2. 2. Shah Kinjal, A.K.Desai, C.H.Solanki / International Journal of Engineering Research and Applications (IJERA) ISSN: 2248-9622 Vol. 2, Issue 4, June-July 2012, pp.636-639 Liquid limit,% 67.2 content increases. After 0.5% of fiber content, the variation is very less. Plastic limit,% 28 Shrinkage limit,% 12.285 68 Free swell,% 50 67.2 Optimum moisture content,% 19.5 66 Liquid limit(%) Max. dry density(g/cc) 1.7 64 63 622.1.2 Polyester fiberThe polyester fibers used in the experimental work 60 Liquidwas collected from Reliance Industries Ltd., Mumbai.The supplier provided the properties of fibers and is 58 Limitmentioned in Table 2. 57 56.8 56Table 2 Specification of Polyester fiber 54 Type Polyester Cut length 12.1 mm 0 0.2 0.4 0.6 0.8 1 1.2 Cross section Triangular Fiber content(%) Diameter 30-40 µm Tensile elongation >100% Specific Gravity 1.34-1.39 Fig.2 Variation of liquid limit with fiber content Tensile Strength 400-600 N/mm2 Colour Almost colourless 3.2 Effect of fiber reinforcement on plastic limit Figure 3 show the variation of plastic limit with different fiber content. On being reinforced with polyester fibers, plastic limit increases as fiber content increases. After 0.5% of fiber content, the it starts decreasing. 30.5 30 30 Plastic limit(%) 29.69 29.5 Fig 1 Photograph showing loose 12mm polyester Plastic fibers 29 Limit2.2 Tests conducted 28.5 28.5Liquid limit test was conducted as per IS: 2720(part-V), 1985. Casagrande device was used to find out 28 28liquid limit for unreinforced specimen and specimenreinforced with polyester fibers. Plastic limit tests 27.5was conducted as per IS: 2720(part-V), 1985. 0 0.2 0.4 0.6 0.8 1 1.2Shrinkage limit tests was performed as per IS:2720(part-VI), 1972. Fiber content(%)3. Discussion on test results3.1 Effect of fiber reinforcement on liquid limitFigure 2 show the variation of liquid limit withdifferent fiber content. On being reinforced with Fig.3 Variation of plastic limit with fiber contentpolyester fibers, liquid limit decreases as fiber 3.3 Effect of fiber reinforcement on shrinkage limit 637 | P a g e
  3. 3. Shah Kinjal, A.K.Desai, C.H.Solanki / International Journal of Engineering Research and Applications (IJERA) ISSN: 2248-9622 Vol. 2, Issue 4, June-July 2012, pp.636-639 Figure 4 show the variation of shrinkage limit with Geotextiles and Geomembranes 27(2009)73– different fiber content. On being reinforced with 76 polyester fibers, shrinkage limit increases as fiber 4. Cheng-Wei Chen, “Drained and Undrained content increases. After 0.5% of fiber content, the Behavior of Fiber-Reinforced Sand” variation is very less. 5. Consoli, N. C., Casagrande, M.D.T. (2003), “Plate load test on fiber-reinforced soil.” 25 Journal of Geotechnical and Geoenvironmental Engineering, pp. 951 – 22.465 955 20 20.04Shrinkage limit(%) 19.345 6. Dushyant Kumar Bhardwaj, J.N.Mandal, (2008), “Study on Polypropylene Fiber 15 Reinforced Fly Ash Slopes”, The 12th International Conference of International 12.285 Association for Computer Methods and Shrinkage 10 Limit Advanced in Geomechanics (IACMAG) 1-6, October, 2008 Goa,India 7. Erdin Ibraim, Stephane Fourmont, “Behviour 5 of sand reinforced with fibers”, Geotechnical Symposium in Roma, March 16 & 17, 2006 0 8. K. V. Maheshwari , A. K. Desai and C. H. Solanki, “A Study on Design and Cost of 0 0.2 0.4 0.6 0.8 1 1.2 Flexible Pavement in Fiber Reinforced Highly Compressible Clay”, International Fiber content(%) Journal of Applied Engineering Research ISSN 0973-4562 Volume 3, Number 5 (2008), pp. 681–688 © Research India Publications Fig.4 Variation of plastic limit with fiber content 9. K. V. Maheshwari , A. K. Desai and C. H. It can be clearly stated that the technique of fiber Solanki, “Actual full scale load test on fiber reinforced soil is very effective method and which reinforced clayey soil”, National Conference helps to restrain the shrinkage behavior of expansive on Recent Advances in Ground Improvement soil. Techniques February 24-25, 2011, CBRI Roorkee , India 4. Conclusions 10. Michalowski, R.L., Zhao, A. (1996), The chief conclusions are as follow: “Failure of fiber-reinforced granular soils”, 1) Reinforcing expansive clay specimens with Journal of Geotechnical Engineering, ASCE polyester fibers reduce the shrinkage tendency. 122 (3), PP. 226–234 2) Optimum percentage fiber found as 0.5%. 11. Nilo Cesar Consoli, Karla Salvagni Heineck, Michele Dal Toé Casagrande, and Matthew References Richard Coop, “Shear Strength Behavior of 1. Andersland, O. B. and Khattak, A.S. (1979), Fiber-Reinforced Sand Considering Triaxial "Shear strength of kaolinite/fiber soil Tests under Distinct Stress Paths”, J. mixtures", Proceeding International Geotech. and Geoenvir. Engrg. Volume 133, Conference on Soil Reinforcement, Vol I, Issue 11, pp. 1466-1469 (November 2007) Paris, pp. 11-16 12. S. Ghosh, S. Mukherjee, R. B. Sahu, A. 2. Arvind Kumar, Baljit Singh Walia and Ghosh and N. Som (2008), “Ground Jatinder Mohan (2006), "Compressive improvement by small-diameter timber strength of fiber reinforced highly piles”, Vol-161, pp.89-102 compressible clay", Construction and 13. S. K. Shukla (2004), “Applications of Building Materials 20, pp. 1063–1068 geosynthetics for soil reinforcement”, Ground 3. B.V.S. Viswanadham, B.R. Phanikumar, Improvement, Vol-8, pp.179-182. Rahul V. Mukherjee, “Swelling behaviour of a geofiber-reinforced expansive soil”, 14. S.M. Marandi, M.H.Bagheripour, R. Rahgozar, and H. Zare (2008), “Strength and 638 | P a g e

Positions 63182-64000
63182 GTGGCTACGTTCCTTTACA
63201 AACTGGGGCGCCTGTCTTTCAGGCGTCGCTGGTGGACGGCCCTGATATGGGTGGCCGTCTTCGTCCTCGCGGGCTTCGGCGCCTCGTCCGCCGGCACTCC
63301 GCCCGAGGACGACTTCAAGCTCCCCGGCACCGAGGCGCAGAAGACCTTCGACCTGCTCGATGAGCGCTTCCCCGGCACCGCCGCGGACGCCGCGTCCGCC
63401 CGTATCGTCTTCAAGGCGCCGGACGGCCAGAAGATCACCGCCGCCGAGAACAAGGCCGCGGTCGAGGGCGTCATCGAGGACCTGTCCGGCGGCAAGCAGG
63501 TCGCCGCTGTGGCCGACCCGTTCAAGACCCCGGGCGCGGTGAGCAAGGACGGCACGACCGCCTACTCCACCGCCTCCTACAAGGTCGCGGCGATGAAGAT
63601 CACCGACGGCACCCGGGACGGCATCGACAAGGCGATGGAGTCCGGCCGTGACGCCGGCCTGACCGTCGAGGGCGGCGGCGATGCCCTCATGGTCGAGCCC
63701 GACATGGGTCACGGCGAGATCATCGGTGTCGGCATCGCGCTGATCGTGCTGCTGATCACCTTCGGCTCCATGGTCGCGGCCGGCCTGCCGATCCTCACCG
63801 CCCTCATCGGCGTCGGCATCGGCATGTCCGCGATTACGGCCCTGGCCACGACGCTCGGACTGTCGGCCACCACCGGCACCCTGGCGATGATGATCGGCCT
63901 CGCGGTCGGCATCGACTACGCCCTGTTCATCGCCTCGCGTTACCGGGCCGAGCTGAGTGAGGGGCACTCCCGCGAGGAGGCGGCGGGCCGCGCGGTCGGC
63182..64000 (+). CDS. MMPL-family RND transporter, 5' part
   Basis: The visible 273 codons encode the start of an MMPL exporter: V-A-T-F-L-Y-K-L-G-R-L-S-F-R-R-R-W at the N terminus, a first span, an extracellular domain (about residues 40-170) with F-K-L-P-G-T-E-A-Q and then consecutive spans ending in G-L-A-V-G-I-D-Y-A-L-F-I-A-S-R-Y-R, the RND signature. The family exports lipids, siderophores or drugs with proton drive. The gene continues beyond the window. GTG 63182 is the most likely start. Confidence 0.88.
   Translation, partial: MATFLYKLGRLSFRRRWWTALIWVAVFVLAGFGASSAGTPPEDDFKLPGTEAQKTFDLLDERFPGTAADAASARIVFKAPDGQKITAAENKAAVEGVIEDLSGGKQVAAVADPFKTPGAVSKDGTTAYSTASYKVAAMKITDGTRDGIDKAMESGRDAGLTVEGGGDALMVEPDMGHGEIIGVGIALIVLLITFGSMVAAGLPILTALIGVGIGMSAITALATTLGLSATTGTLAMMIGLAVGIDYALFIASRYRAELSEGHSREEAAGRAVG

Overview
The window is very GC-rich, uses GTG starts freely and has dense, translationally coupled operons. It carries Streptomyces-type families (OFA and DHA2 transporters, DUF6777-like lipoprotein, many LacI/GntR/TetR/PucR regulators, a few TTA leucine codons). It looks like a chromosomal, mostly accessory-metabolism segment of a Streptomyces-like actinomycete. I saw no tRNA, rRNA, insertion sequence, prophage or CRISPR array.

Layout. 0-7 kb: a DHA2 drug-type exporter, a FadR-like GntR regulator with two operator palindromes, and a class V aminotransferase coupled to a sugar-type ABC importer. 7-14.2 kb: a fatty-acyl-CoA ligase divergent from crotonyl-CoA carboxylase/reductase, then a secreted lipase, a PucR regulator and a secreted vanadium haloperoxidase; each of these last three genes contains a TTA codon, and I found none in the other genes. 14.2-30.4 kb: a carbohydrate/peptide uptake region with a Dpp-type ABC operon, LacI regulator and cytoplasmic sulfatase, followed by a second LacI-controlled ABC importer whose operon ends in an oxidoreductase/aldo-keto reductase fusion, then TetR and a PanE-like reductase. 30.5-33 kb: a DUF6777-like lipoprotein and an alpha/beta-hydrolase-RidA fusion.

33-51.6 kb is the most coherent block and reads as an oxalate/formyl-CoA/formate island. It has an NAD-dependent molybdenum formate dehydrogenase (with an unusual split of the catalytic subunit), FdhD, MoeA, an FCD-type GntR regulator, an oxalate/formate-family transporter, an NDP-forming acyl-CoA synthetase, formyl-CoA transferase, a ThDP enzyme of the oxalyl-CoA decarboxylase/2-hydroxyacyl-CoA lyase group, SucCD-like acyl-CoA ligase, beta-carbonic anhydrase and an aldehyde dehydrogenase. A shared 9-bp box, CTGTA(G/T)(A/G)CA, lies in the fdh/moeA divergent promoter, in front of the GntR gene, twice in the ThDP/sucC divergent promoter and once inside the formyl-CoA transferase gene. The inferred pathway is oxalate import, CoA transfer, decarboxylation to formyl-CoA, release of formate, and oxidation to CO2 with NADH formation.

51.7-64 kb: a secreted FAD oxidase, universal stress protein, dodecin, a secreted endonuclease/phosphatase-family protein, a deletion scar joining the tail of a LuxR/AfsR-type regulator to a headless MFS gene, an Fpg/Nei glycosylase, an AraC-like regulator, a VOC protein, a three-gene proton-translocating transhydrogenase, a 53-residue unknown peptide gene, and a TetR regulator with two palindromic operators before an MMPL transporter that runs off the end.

4. 4. Shah Kinjal, A.K.Desai, C.H.Solanki / International Journal of Engineering Research and Applications (IJERA) ISSN: 2248-9622 Vol. 2, Issue 4, June-July 2012, pp.636-639 ductility of randomly distributed palm fibers mulching mat”, Geotextiles and reinforced silty-sand soils”, American Geomembranes 20 (2002) 135–146 Journal of Applied Sciences 5 (3), pp.209- 21. Temel Yetimoglu, and Omer Salbas (2005), 220 "Effect of fiber reinforcement on the isotropic15. S. Murugesan (2004), “A study on fibers as compression behavior of a sand", ASCE reinforcement for sub grades of flexible Journal of Geotechnical and pavements”, International Conference on Geoenviromental Engineering, Vol-131(11), Geosynthetics And Geoenviormental pp. 1434-1436 engineering, Bombay, pp.163–164 22. Temel Yetimoglu, Muge Inanir, Orhan Esat16. Santoni RL, Tingle JS, Webster S. (2001), Inanir, “A study on bearing capacity of “Engineering properties of sand fiber randomly distributed fiber-reinforced sand mixtures for road construction” , Journal of fills overlying soft clay”, Geotextiles and Geotechnical and Geoenvironmental Geomembranes 23 (2005) 174–183 Engineering, ASCE 127 (3), pp. 258–268 23. Tingle, S.J., Santoni R. L. and Webster, S. L.17. Satish Chandra; M. N. Viladkar; and (2002), "Full scale field tests of discrete fiber Prashant P. Nagrale (2008), “Mechanistic - reinforced sand", J. Tranportation approach for fiber-reinforced flexible Engineering, ASCE Vol - 128, pp. 9 – 16 pavements”, Journal of transportation 24. Y.H. Tang, C.G. Bao, M.Y. Wang and J.H. engineering, Vol. 134, No.1, pp.1-14 Ding, “Experimental study on the strength18. Soni D. K.(2006), “Compressibility characteristics of expansive soil Characteristics Of Clay Treated With Sand reinforcement with synthetic fibers”, Fiber Columns”, IGC, Chenai, pp. 577-579 Proceedings of the 4th Asian Conference on19. Sung-Sik Park (2008), "Effect of fiber Geosynthetics June 17 - 20, 2008 Shanghai, reinforcement and distribution on unconfined China compressive strength of fiber-reinforced 25. Zeynep H. Özkul , Gökhan Baykal, “Shear cemented sand", Geotextiles and Geomembranes Behavior of Compacted Rubber Fiber-Clay 27, pp. 162–166. Composite in Drained and Undrained20. T.B. Ahn, S.D. Cho, S.C. Yang, Loading”, journal of geotechnical and “Stabilization of soil slope using geosynthetic geoenvironmental engineering © ASCE / July 2007 639 | P a g e